1957 – U.S. military personnel suffer their first casualties in the war when 13 Americans are wounded in three terrorist bombings of Military Assistance Advisory Group and U.S. Information Service installations in Saigon.

1962 : In a speech to the American people John F Kennedy told the audience that American Spy Planes had discovered Soviet Missile bases in Cuba, and that these missile bases when complete would be able to launch missiles capable of striking a number of US cities, he told the people that America could not allow these missile bases to be finished and would pursue any action necessary including military action to protect the nation. He informed the American people that the first stage was to place a naval quarantine on the waters around Cuba.

1963 – Two hundred twenty five thousand students boycotted Chicago, IL, schools to protest de facto segregation on this date in 1963.  This day was referred to as “Freedom Day.”Two hundred twenty five thousand students boycotted Chicago, IL, schools to protest de facto segregation on this date in 1963.  This day was referred to as “Freedom Day.”

1964, Jean-Paul Sartre is awarded the Nobel Prize for literature, which he declines.  Sartre sais he always reused official distinctions and did not want to be “institutionalized”.  He said that he also feared that the prize would limit the impact of his writings and regretted that circumstances had given his decision “the appearance of a scandal”.

1965 – President Lyndon B. Johnson signs the Highway Beautification Act, which attempts to limit billboards and other forms of outdoor advertising, as well as with junkyards and other unsightly roadside messes, along America’s interstate highways

1965 – In action this day near Phu Cuong, about 35 miles northwest of Saigon, PFC Milton Lee Olive III of Company B, 2nd Battalion, 503rd Infantry, throws himself on an enemy grenade and saves four soldiers, including his platoon leader, 1st Lt. James Sanford.

1966, The Supremes became the first female group to have a No.1 album on the US chart with ‘The Supremes a Go Go’, knocking The Beatles ‘Revolver’, from the top of the charts.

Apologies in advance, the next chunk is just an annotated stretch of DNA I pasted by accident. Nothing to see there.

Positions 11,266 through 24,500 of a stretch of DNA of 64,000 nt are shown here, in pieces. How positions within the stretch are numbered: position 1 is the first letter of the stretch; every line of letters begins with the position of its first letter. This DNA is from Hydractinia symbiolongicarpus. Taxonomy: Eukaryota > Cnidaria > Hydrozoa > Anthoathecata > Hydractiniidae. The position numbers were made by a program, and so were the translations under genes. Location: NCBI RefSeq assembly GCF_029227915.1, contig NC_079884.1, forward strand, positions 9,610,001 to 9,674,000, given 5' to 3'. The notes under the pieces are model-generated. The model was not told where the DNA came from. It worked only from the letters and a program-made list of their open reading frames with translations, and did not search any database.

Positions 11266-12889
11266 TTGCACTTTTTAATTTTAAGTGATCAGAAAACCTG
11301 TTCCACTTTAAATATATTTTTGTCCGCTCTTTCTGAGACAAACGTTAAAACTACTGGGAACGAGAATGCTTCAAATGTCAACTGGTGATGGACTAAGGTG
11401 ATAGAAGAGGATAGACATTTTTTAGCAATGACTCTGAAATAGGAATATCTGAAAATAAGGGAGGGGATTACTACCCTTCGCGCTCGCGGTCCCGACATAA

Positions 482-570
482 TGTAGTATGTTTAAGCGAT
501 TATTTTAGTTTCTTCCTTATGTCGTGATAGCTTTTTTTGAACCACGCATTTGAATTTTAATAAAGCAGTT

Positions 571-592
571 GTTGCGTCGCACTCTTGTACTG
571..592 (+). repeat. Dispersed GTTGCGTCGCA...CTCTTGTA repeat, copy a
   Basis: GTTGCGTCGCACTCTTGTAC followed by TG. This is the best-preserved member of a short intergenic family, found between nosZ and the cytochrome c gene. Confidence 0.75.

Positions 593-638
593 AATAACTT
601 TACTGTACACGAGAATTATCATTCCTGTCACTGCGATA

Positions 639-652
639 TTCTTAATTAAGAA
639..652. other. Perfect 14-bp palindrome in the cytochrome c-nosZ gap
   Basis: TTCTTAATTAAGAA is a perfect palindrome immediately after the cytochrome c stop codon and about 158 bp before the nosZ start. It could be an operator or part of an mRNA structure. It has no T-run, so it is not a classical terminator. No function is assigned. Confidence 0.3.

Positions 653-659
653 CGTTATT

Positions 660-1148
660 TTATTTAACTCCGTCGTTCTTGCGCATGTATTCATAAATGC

1972 – In Saigon, Henry Kissinger meets with South Vietnamese President Thieu to secure his approval of a proposed cease-fire that had been worked out at the secret peace talks with the North Vietnamese in Paris. The proposal presumed a postwar role for the Viet Cong and Thieu rejected the proposed accord point for point and accused the United States of conspiring with China and the Soviet Union

1975 – Air Force Sergeant Leonard Matlovich, a decorated veteran of the Vietnam War, is given a “general” discharge by the air force after publicly declaring his homosexuality. Matlovich, who appeared in his air force uniform on the cover of Time magazine above the headline “I AM A HOMOSEXUAL,” was challenging the ban against homosexuals in the U.S. military. http://www.leonardmatlovich.com/

1990 – President George Bush vetoed an important civil rights bill, on this date in 1990.  The bill would have reversed six Supreme Court decisions that weakened Affirmative Action policies and anti-discrimination laws.  The bill had been approved by the Senate 62-34; 273 -154  in the House.  One of the main objections the White House had to the bill was the section that would allow women and religious minorities, for the first time, to collect monetary awards and punitive damages, along with back pay, for job discrimination. In a message to congress Bush stated his deep regret for having to veto the bill, he went on to say “The temtationt o support a bill-anybill-simply because its title includes the words civil rights is very strong.” The President defended his position by then adding “But when our efforts, however well-intention, result in quotas, equal opportunity is not advanced but thwarted.  The very commitment to justice and equality that is offered as the reason why this bill should be signed requires me to veto it.”

2000 –  The Washington Sniper claims his last victim Conrad Johnson a bus driver in Aspen Hill, Md., in the 13th and final attack. The two men involved were arrested 2 days later on October 24

2012: Cyclist Lance Armstrong is stripped of his seven Tour de France titles

Sources: The People History; This Day in Labor History; Wikipedia List of Historical Anniversaries; This Day in Women’s History; This Day in African History;History.com; History Orb; Yenoba; Selected Black Facts; Phil Konstantin’s North American Indian History; and This Day in Music